Deputy co-ordinator of intelligence Mo Shaik said it was possible both Coetzee and Moodley would undergo lie-detector tests in a bid to establish the truth. He said relations between police and NIA at senior management level were good and did not believe operatives’ morale would be affected unduly.
But he conceded NIA concerns at the bad press it was receiving: last year saw the Director- General of Intelligence, Sizakele Sigxashe, in the headlines when a police report—later denied—said he had pulled a gun on his wife during a domestic dispute, casting doubts on his fitness for the post. The NIA’s second-in- command, Muziwendoda Mdluli, was found shot dead in his car, with a question-mark over whether it was suicide. And there have been reports on factionalism within the NIA as it comes to terms with integrating operatives from radically different traditions.
Democratic Party spokesman on security Kobus Jordaan this week called for Nhlanhla to be replaced, saying he wasn’t up to the job. But Shaik defended Nhlanhla, saying he had made parliamentary history by steering through a triad of new intelligence Bills, overseeing the amalgamation of six different intelligence services and setting up crucial checks and
“Jordaan is hitting below the belt. He’s an opposition politician, but you don’t play political games by casting aspersions on the integrity of the deputy minister.”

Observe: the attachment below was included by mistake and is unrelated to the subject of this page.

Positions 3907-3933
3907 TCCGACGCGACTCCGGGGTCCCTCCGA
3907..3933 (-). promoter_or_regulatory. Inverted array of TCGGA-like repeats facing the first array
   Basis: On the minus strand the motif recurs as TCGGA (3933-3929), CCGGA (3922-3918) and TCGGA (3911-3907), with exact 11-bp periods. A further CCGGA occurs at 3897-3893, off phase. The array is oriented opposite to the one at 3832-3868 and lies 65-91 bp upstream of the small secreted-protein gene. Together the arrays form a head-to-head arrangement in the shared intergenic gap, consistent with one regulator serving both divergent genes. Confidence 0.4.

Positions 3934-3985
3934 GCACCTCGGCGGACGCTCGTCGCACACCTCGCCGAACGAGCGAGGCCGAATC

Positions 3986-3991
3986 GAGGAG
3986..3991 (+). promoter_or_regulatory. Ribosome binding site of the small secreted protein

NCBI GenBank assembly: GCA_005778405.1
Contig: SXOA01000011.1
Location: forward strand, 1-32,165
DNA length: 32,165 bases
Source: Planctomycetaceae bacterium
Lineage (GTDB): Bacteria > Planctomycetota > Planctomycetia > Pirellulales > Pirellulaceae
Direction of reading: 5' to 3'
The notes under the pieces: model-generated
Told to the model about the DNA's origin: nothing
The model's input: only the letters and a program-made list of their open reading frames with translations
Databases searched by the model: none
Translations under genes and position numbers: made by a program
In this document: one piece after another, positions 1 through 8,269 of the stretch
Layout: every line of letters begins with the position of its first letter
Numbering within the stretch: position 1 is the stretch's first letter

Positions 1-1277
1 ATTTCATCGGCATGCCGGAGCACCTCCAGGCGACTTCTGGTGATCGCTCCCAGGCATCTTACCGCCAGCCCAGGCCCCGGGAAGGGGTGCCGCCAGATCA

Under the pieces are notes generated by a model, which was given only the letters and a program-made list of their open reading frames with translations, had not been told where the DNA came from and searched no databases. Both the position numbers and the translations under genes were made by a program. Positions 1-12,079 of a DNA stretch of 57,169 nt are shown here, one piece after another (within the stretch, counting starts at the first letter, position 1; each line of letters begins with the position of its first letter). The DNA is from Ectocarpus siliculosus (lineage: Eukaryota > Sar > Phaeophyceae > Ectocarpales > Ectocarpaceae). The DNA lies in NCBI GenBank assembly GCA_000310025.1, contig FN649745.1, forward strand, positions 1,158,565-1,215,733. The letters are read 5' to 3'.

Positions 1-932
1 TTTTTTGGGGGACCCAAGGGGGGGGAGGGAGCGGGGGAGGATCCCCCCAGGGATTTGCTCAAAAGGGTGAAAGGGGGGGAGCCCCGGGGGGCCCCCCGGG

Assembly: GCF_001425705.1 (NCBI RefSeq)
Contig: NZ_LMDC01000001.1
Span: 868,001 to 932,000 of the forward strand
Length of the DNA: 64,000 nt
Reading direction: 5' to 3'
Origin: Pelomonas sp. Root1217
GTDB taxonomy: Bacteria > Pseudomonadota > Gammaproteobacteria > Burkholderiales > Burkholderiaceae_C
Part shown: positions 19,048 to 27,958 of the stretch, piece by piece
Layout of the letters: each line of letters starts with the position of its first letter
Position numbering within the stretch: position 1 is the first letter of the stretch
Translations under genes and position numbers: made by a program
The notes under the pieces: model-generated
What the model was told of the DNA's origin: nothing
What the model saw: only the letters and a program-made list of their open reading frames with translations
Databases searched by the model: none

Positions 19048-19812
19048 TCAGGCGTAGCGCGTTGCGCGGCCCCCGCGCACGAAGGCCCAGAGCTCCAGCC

All civilian intelligence services—the National Intelligence Service, the African National Congress’ Department of Intelligence and Security, as well as those of the Pan Africanist Congress and the bantustans Venda and Transkei—went into the amalgamation process with existing budgets, totalling just over R400-million. Cabinet last year approved a R200-million increase to finance the needs of NIA and the South African Secret Service (SASS), which deals with external threats.
But, like any other state department, the intelligence services are now engaged in zero- base budgeting: determining expenditure on what they actually do rather than simply increasing previous allocations. They are also required to rationalise their staffing, which will lead to retrenchments. Sigxashe has denied the services have become bloated by amalgamation, but intelligence sources said this week there were operatives who found themselves with little to do.
l Meanwhile, Deputy President Thabo Mbeki announced on Thursday that President Mandela has decided to appoint a judge to head up an independent judicial inquiry into the bugging
Mbeki also announced that the country’s intelligence services—the National Intelligence Agency, the Department of Military Intelligence, police intelligence, and Foreign Affairs’ secret service—will run their own separate inquiry through the National Intelligence Co-ordinating Committee
These initiatives follow an announcement that Parliament’s Joint Standing Committee on Intelligence would also conduct an urgent investigation into the bugging saga, bringing to seven the number of agencies involved in trying to solve the mystery of the bugs.
At the press conference, Mbeki said all the intelligence agencies had informed his office they were not involved in the bugging. “There was no tension among these services as a result of which any one of them would have undertaken such an operation.”